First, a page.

New approaches to promoting health are needed in Africa, which accounts for a significant proportion of the global burden of infectious diseases and zoonoses, partly due to socioeconomic inequalities, inadequate services and deficient infrastructure for zoonotic disease management. These inequalities are reflected in the disproportionate distribution of zoonotic and other infectious diseases in Africa compared to developed economies.

In the global mapping of zoonotic disease hotspots, of particular concern are the West, Central and East African countries. Over 260 epidemics of infectious disease were recorded in Africa between 2016 and 2018, many of which are zoonotic and became public health disasters, and over 30 new human pathogens originating from animals have been detected within three decades.

In these countries, the major drivers of zoonoses are population density, urbanisation (increasing peri-urban farming) and shifting natural ecologies. During the twentieth century, the sub-Saharan African population increased from about 100 million to 1 billion. Nigeria alone now boasts of 216 million people in 2022, ranked 7th in global population and projected to be 3rd behind China and India by 2050. As the human population increases, so does the demand for food, including animal production, with its accompanying concerns about food safety and human-animal interactions, influencing the emergence and endemicity of zoonoses. This includes occupational exposure to Influenza, CCHF, MERS-CoV, Brucellosis and Bovine tuberculosis, and safety risks along the food value chain for pathogens like salmonella, E. Coli and Hepatitis E. Peri-urban agriculture and intensive farming have also been shown to increase the use of antibiotics and contribute to antimicrobial resistant organisms that can be transmitted to humans.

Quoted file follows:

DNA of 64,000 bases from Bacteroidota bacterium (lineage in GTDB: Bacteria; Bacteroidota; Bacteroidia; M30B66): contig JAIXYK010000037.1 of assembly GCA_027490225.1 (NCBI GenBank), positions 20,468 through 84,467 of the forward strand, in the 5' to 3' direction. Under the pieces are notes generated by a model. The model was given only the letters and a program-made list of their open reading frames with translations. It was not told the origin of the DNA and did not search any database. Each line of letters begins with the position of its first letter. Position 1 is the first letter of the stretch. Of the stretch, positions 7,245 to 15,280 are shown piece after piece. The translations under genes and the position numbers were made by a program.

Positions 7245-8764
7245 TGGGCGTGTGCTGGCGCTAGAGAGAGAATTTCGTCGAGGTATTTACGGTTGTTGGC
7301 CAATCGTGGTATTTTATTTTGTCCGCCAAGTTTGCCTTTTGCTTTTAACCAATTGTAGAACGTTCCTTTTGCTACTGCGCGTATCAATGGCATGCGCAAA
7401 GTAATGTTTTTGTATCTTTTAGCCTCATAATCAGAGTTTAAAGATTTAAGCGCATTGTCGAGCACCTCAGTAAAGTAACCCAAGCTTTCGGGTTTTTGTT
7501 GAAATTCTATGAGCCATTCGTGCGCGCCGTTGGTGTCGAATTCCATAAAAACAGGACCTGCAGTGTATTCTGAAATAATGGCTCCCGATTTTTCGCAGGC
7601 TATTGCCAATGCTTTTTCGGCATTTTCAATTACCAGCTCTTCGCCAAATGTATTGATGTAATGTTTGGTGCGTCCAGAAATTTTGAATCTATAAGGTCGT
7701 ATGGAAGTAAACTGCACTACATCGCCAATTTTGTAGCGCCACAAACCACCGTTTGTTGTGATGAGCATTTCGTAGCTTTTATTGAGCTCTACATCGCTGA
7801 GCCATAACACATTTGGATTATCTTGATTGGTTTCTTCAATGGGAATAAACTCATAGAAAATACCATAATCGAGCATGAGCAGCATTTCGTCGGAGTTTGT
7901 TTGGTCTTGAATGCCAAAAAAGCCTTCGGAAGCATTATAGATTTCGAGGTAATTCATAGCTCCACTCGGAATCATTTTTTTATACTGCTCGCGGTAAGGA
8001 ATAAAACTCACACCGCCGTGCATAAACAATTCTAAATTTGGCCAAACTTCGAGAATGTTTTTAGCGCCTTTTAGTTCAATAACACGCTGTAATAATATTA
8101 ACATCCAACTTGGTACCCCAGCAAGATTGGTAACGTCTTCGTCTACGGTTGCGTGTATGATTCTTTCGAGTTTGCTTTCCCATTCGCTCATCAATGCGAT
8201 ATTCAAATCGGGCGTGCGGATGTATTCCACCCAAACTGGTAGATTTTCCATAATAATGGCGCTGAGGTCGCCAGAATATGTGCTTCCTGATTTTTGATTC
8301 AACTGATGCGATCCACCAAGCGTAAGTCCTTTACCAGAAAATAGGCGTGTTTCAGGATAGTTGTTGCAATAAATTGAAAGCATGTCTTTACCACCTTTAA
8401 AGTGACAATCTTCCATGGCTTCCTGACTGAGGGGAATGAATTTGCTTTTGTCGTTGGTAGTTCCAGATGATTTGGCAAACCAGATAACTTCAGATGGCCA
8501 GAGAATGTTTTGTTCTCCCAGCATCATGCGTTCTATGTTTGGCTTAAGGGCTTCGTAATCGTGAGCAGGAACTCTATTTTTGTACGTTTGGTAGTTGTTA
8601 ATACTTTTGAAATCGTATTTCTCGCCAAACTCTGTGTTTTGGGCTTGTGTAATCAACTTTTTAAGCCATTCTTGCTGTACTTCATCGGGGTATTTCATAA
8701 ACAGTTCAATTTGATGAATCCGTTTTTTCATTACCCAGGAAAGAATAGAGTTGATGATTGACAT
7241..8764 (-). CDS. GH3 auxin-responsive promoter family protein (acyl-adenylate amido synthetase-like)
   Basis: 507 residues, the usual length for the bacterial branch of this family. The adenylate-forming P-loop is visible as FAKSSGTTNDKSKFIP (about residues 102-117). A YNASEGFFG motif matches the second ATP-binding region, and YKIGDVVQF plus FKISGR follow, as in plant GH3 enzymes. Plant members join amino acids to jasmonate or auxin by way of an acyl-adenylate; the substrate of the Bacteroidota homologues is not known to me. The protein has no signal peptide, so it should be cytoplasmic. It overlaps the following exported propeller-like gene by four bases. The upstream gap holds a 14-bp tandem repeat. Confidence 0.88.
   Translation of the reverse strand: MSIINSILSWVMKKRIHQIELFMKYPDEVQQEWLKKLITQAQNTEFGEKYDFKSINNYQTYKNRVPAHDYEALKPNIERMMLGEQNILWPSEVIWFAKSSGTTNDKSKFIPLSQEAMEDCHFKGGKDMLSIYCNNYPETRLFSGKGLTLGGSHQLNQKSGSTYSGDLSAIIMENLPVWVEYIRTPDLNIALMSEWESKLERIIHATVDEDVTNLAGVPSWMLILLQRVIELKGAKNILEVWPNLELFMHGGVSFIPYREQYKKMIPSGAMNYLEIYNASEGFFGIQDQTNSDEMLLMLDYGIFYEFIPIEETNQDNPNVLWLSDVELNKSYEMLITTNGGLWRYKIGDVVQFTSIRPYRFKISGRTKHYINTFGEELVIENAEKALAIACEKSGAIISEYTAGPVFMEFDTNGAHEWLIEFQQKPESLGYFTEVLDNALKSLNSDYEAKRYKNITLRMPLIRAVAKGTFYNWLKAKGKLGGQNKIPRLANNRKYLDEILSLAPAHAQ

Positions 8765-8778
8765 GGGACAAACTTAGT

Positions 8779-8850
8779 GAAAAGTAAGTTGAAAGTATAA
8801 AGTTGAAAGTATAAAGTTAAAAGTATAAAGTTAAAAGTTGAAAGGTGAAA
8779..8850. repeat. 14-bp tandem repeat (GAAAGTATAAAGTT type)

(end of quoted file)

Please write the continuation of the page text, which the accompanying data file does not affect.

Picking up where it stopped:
To effectively control zoonoses in humans, there is a need for deliberate and sustained agriculture and ecosystem practices that are pro-One Health to prevent, mitigate and control zoonoses. Not only do zoonoses impact the economy, but they cause disruptions in agricultural productivity and the international trade of agricultural products itself.

Considering climate and the environment

Climatic changes have had profound effects on the emergence of pathogens transmitted by insects (arthropod-borne). Flooding leads to a higher abundance of mosquitoes and diseases such as leptospirosis from animal wastes spread in water.

To control zoonoses, contact between the source (animals) and the cause (environment) cannot be avoided. It is hard for human behaviour not to affect, or destroy, animal habitats and ecology. But a One Health approach acknowledges that humans’ survival is dependent on the welfare of animals and plants for sustenance. Safe, sustainable farming system are therefore needed, which take proactive, preventative and occupational health policies, including biosecurity and vaccination.